Beyond the New Economic Sociology: The Role of Embedded Networks in Post-Neoliberal Economic Culture
42 Pages Posted: 27 Nov 2018
Date Written: April 12, 2011
The power of Credit Rating Agencies (CRAs) over the fortunes of economic actors was brought into sharp question by the recent financial crisis. The natural response of governments firstly to apportion blame and secondly to regulate brought the role of CRAs in the financial sector into focus.
As “gatekeepers” of the markets, the reputational capital of CRAs is built on trust, notions of which have suffered setbacks in the wake of the crisis. In a classical economic view of the world, homo economicus maximizes his utility without recourse to deceit, fraud or malfeasance. In referring more closely to reality and acknowledging the existence of such practices, economic sociology not only sees financial markets as tangential representations of social interaction, but would seek to offer two explanations as to why greater levels of malfeasance are not seen. The undersocialized account would refer to institutional barriers to such while the oversocialized account would point to the internalization of social norms such as trust. Embedded economic networks, by contrast, stresses the role of concrete personal relations or networks that regulate action. Yet in an increasingly globalized, anonymized, atomized market, how useful is the embedded network analysis in providing an answer to the regulatory reforms that governments around the world have declared aphoristically necessary?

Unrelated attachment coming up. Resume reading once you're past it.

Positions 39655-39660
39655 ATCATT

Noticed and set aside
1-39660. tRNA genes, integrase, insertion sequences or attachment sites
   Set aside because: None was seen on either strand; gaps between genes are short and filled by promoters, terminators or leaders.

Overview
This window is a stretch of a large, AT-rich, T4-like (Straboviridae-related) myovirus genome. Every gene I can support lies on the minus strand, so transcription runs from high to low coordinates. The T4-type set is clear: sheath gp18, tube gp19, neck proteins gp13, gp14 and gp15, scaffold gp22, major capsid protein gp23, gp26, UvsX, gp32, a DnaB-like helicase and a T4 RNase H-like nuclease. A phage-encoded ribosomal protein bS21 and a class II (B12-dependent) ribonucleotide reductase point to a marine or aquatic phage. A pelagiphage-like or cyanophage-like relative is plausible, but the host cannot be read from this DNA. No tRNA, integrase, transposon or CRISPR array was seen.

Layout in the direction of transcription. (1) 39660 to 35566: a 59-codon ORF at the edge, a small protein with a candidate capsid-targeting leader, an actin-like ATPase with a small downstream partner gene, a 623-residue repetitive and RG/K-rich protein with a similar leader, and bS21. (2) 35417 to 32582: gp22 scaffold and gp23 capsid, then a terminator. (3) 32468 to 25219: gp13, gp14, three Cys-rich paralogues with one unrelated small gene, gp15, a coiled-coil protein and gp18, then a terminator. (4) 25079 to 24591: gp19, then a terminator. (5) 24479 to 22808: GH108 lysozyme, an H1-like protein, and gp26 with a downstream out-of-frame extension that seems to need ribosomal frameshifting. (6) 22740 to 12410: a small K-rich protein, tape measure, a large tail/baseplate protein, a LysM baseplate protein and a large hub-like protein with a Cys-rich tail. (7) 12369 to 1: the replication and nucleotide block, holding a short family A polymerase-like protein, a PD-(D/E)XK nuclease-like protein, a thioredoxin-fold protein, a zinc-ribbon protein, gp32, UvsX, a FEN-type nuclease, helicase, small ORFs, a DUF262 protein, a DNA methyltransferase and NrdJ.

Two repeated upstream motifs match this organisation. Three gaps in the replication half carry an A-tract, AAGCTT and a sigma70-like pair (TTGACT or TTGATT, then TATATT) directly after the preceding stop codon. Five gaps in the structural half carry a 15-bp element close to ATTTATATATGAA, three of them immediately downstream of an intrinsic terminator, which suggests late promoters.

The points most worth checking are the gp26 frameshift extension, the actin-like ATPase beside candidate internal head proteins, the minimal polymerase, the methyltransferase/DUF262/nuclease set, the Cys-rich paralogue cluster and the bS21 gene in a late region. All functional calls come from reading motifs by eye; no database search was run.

Using regulatory reform of the CRA market as an example, the paper argues that a new form of ‘depersonalized’ network that combines both under- and over-socialized accounts of economic interaction and which embraces government intervention as a necessary corollary to the effect of free market policies on community cohesion, and consequently on embedded networks, must be recognized.
Keywords: Credit, Rating, Agency, Agencies, Credit Rating Agencies, Economic Sociology, Sociology, Law, Embedded, Embedded Networks, Granovetter, Trust, Reputational Capital, Regulation, Financial regulation
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